By: Dr. Clark Armstrong
The passage of the New Testament used in many denominations to ordain ministers starts with “preach the Word” (2 Tim. 4:2). Preaching is a prominent part of a pastor’s job description. The early church leaders appointed deacons so that they could devote themselves to prayer and to the ministry of the Word (Acts 6:4).
In terms of the Old Testament images (Priest, Prophet, Shepherd and King), preaching is a part of the prophetic role. The prophets engaged in both foretelling (predicting the future) and forthtelling (addressing God’s will for the people in the present). Sometimes they engaged in both tasks at the same time in what has been called a telescopic vision (Isaiah often did this). The New Testament task of preaching would describe (in large part) the forthtelling part of their ministry.
The word “preach” literally means to proclaim. It encompasses the preaching, teaching, and evangelism parts of a pastor’s job description. Paul addresses this as he writes in his two letters to one of the young pastors (Timothy) he is mentoring:
- Devote yourself to the public reading of scripture, to preaching and to teaching (1 Tim. 4:13).
- The elders who direct the affairs of the church well are worthy of double honor, especially those whose work is preaching and teaching (1 Tim. 5:17).
- The Lord’s servant must be…able to teach. Those who oppose him he must gently instruct (2 Tim. 2:24).
- Do the work of an evangelist; discharge all the duties of your ministry (2 Tim. 4:5—coming in the ordination passage just after the mandate to preach the Word).
The pastor is the primary person responsible for preaching the word to a particular congregation of people in a certain context on a regular basis. As such, he or she leads the church in preaching for all services or planning who does. This includes Sunday morning worship, other services or programing, and the Midweek Renewal for adults, if there is one.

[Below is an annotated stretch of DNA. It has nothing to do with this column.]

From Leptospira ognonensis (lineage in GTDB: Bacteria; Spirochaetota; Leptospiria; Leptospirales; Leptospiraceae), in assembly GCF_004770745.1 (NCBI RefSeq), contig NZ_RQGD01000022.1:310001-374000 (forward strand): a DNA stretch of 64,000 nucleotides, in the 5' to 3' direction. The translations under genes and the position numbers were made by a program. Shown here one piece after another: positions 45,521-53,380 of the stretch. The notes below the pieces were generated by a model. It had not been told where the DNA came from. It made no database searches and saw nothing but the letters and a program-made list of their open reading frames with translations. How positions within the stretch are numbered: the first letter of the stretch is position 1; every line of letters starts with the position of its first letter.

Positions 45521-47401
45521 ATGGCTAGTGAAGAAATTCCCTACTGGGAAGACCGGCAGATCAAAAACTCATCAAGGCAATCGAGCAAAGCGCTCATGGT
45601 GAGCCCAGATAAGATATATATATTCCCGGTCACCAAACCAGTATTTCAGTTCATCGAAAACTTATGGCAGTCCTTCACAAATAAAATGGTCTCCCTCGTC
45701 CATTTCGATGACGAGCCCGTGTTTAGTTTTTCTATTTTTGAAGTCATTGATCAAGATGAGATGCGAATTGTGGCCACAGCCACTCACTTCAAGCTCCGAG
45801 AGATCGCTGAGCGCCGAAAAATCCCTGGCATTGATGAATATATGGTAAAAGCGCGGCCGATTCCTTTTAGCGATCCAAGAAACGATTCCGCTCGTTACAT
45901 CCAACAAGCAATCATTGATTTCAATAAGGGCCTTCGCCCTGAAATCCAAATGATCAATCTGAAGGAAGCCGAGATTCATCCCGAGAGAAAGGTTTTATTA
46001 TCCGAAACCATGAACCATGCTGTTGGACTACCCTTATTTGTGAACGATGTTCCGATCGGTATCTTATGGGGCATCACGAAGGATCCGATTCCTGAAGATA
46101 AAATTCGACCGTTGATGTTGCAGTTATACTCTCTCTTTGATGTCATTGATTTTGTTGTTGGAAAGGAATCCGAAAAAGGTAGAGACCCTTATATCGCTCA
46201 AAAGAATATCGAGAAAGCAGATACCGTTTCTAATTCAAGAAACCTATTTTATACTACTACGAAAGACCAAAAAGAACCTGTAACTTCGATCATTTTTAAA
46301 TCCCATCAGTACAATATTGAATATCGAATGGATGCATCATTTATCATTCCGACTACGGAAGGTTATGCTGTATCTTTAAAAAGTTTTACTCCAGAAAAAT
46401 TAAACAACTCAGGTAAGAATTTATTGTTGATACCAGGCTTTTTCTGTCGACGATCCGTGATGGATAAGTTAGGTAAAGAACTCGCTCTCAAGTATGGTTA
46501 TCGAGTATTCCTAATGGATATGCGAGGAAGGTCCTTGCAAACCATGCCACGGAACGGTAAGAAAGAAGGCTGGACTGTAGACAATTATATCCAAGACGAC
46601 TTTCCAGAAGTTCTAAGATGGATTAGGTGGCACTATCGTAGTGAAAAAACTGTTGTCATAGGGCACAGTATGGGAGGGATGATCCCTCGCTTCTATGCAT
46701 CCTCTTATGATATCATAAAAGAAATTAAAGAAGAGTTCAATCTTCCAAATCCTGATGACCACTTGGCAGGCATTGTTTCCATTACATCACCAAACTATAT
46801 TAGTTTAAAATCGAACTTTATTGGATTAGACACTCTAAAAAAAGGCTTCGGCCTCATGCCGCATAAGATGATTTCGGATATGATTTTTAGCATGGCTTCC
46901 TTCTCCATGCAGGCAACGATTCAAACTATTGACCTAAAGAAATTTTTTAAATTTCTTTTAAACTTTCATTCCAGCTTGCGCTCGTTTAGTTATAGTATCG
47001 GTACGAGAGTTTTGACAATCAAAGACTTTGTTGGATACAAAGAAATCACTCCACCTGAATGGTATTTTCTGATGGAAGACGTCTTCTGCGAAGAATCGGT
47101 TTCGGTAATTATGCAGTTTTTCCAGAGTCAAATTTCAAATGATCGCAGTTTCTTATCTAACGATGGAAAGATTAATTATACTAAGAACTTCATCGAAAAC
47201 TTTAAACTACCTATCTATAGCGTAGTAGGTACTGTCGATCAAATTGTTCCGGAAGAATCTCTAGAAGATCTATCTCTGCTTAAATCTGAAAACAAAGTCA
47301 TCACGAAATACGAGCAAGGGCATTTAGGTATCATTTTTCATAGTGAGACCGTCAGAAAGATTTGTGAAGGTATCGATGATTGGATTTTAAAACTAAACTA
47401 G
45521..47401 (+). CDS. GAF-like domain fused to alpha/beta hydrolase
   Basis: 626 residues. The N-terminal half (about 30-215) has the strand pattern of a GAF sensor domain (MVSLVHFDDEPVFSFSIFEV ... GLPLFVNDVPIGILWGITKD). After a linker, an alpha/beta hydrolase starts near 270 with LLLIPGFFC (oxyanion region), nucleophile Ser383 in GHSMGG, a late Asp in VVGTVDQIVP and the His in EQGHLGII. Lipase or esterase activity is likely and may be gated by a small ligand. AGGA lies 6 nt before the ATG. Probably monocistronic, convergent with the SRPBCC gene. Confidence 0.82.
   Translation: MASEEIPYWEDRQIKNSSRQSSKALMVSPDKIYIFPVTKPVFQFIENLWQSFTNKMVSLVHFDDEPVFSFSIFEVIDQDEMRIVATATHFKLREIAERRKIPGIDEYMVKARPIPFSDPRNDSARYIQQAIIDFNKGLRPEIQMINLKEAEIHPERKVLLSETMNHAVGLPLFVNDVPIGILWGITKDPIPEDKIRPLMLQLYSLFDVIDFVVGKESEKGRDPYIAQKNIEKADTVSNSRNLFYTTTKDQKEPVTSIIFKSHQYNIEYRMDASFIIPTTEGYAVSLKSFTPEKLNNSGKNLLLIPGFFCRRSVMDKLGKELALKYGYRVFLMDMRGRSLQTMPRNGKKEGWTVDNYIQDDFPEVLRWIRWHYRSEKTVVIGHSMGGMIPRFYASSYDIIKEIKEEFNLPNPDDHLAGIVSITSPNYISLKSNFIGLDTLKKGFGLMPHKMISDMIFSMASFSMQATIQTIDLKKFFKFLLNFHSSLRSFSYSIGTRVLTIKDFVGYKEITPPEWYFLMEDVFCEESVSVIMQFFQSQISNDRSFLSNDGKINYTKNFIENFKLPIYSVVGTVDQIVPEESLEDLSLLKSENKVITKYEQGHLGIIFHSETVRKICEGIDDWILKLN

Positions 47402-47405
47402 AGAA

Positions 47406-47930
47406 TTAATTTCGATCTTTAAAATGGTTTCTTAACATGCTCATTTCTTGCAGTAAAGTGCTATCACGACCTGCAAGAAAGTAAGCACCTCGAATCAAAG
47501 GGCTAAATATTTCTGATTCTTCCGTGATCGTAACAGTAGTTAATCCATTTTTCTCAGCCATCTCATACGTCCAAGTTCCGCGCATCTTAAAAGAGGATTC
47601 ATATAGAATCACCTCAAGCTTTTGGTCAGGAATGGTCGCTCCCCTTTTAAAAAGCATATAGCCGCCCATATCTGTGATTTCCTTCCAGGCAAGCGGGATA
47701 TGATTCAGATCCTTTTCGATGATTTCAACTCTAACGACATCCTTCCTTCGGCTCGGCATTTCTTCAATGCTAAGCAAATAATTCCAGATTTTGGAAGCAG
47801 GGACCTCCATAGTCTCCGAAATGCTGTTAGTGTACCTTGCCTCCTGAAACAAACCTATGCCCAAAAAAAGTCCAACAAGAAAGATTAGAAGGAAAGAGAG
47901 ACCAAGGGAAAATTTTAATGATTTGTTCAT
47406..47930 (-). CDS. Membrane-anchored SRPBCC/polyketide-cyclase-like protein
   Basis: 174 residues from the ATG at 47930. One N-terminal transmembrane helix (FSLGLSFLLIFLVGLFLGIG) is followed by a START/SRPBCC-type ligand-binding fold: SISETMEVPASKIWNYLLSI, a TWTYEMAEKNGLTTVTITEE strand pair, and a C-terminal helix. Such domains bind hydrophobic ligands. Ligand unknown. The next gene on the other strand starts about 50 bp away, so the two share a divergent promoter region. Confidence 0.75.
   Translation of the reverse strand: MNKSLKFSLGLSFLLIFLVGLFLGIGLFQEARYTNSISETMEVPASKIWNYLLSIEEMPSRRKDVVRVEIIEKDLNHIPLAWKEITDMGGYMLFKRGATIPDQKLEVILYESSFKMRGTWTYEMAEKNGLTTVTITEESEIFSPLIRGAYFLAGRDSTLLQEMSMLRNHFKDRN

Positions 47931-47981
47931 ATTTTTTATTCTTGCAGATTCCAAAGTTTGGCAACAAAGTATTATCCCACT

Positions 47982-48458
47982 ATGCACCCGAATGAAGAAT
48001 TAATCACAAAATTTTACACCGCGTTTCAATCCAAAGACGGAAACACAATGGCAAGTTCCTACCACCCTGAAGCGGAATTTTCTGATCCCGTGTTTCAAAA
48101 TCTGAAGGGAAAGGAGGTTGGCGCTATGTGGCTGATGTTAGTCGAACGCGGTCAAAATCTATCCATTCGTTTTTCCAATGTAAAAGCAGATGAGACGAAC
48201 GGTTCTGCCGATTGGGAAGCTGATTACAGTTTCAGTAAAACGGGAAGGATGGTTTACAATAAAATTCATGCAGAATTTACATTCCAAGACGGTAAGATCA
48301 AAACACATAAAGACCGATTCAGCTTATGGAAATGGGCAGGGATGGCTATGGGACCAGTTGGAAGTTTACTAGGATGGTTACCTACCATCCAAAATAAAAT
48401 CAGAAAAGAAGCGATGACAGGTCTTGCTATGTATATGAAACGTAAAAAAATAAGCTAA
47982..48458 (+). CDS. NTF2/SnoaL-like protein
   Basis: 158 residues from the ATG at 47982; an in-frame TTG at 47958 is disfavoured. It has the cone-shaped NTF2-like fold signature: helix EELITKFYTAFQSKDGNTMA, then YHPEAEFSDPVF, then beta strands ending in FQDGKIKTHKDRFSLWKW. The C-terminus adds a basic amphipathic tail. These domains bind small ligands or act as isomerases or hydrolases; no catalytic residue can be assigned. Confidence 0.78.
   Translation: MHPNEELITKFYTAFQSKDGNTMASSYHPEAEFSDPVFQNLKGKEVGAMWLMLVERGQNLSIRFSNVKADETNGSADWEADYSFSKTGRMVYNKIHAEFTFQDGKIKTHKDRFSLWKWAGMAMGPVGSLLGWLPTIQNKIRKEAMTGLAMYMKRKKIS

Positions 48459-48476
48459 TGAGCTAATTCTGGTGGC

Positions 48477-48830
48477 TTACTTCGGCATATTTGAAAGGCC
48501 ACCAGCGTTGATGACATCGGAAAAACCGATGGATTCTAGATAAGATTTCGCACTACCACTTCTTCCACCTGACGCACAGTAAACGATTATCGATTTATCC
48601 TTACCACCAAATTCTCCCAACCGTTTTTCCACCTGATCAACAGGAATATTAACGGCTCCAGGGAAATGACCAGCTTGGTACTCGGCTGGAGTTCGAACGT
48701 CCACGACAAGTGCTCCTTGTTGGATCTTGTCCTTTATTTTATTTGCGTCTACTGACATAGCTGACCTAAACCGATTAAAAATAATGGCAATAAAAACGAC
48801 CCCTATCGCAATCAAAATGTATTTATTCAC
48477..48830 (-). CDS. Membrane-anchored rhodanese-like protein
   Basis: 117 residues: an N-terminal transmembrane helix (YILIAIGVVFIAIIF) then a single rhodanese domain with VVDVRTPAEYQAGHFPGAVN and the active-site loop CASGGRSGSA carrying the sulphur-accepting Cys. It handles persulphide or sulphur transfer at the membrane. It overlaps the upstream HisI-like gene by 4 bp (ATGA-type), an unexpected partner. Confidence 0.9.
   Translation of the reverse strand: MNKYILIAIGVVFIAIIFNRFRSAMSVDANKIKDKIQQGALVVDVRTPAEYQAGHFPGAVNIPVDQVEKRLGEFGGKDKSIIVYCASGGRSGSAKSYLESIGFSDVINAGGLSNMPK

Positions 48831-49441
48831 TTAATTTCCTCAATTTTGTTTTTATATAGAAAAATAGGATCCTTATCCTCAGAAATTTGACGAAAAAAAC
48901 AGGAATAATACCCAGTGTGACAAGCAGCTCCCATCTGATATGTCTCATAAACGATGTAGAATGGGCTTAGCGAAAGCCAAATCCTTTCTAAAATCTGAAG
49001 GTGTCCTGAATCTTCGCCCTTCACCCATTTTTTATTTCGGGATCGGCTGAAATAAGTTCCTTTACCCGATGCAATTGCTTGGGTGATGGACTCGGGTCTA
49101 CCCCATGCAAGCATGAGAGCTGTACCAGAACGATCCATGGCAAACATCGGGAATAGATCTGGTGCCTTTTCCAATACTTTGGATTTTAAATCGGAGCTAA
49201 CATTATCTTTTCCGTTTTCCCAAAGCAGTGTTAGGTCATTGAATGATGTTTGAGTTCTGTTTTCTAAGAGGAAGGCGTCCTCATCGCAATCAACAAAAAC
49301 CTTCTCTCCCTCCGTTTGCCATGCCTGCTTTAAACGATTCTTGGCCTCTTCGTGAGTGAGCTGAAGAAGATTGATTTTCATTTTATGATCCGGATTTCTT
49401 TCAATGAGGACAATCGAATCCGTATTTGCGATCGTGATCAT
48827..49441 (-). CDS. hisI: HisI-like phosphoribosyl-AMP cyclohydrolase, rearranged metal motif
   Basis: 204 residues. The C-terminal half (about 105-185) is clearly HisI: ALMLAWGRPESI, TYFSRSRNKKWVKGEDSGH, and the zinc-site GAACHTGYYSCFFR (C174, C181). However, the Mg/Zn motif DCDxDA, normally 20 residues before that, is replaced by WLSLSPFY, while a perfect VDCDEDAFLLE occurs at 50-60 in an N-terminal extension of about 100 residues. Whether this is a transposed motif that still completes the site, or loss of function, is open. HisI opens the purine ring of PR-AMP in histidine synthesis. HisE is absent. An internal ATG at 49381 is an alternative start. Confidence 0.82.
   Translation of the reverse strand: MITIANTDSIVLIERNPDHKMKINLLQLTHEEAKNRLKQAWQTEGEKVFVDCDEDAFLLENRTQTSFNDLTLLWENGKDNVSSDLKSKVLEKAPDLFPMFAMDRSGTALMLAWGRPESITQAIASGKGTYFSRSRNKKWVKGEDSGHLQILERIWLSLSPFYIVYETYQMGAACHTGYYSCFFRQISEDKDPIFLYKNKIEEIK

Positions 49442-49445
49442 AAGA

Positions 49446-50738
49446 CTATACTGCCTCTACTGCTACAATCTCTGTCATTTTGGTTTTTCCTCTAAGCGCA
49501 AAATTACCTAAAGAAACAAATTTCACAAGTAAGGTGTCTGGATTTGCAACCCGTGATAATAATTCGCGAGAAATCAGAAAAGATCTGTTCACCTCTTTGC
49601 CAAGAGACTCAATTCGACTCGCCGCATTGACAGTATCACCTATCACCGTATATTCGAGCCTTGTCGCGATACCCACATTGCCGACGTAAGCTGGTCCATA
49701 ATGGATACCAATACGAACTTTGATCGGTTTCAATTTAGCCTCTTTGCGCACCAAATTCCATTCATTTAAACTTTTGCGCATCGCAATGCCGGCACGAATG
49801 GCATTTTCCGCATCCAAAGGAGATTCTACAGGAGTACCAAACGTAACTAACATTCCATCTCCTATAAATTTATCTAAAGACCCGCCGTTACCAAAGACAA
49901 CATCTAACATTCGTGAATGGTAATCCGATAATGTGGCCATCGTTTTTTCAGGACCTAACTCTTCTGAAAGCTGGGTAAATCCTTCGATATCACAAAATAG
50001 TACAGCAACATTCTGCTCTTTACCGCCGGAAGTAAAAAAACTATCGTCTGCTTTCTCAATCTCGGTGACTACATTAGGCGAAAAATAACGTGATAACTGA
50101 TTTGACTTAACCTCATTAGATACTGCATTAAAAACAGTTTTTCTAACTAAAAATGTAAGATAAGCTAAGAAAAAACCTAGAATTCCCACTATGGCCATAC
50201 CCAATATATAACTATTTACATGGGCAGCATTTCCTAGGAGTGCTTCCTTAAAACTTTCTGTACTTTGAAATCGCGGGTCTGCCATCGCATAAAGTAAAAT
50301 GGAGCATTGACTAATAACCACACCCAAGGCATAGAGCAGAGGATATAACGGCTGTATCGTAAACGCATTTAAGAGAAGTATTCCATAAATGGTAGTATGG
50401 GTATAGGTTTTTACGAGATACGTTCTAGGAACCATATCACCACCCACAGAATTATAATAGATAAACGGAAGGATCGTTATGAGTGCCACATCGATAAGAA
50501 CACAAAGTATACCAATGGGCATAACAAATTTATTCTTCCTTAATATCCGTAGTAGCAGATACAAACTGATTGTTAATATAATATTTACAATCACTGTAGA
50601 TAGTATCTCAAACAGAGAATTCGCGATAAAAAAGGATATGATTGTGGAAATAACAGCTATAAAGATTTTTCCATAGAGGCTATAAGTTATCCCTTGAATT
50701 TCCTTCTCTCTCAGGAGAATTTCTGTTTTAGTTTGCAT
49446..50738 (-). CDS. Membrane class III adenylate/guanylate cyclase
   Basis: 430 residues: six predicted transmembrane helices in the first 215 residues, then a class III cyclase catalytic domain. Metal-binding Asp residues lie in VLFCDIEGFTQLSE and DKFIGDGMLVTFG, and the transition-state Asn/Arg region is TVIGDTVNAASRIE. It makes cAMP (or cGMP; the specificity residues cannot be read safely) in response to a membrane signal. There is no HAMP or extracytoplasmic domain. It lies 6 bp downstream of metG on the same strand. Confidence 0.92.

Much of a long-term preaching ministry consists of teaching the word, evangelism, and even vision casting. A pastor’s preaching should certainly be well-saturated with love, priestly elements, and shepherding. Teaching, in the pastor’s job description, includes discipling new and growing Christians, developing Home Churches, Bible Studies or Education Classes as needed, and Baptism or Membership Class. Lay leaders or staff can be trained to lead these ministries, but the responsibility biblically still comes back to the pastor.
There are four areas of evangelism in the local church that the pastor should coordinate and model. The first is personal evangelism. Part of the responsibility to equip the believers to do the work of the ministry (Eph. 4:12) is to make sure that anyone and everyone in the church could lead someone to the Lord in their one on one relationships.
A second area for the pastor’s concern is public evangelism through the pastor’s preaching and revivals that use God-called evangelists. The other two significant areas are community outreach and missions’ involvement. Every local church should not only care about reaching their Jerusalem, but also their Judea, Samaria, and the world for Christ.
These are considered, as well, to be a part of the preaching or prophetic responsibilities of a pastor as he or she proclaims or forthtells the gospel. May the Lord help us to give our preaching ministry our greatest attention as the early church leaders did. May we preach the Word and be ready to do so at all times (1 Tim. 4:2-3).
This article is the third in a series of articles written on The Job Description of a Pastor.
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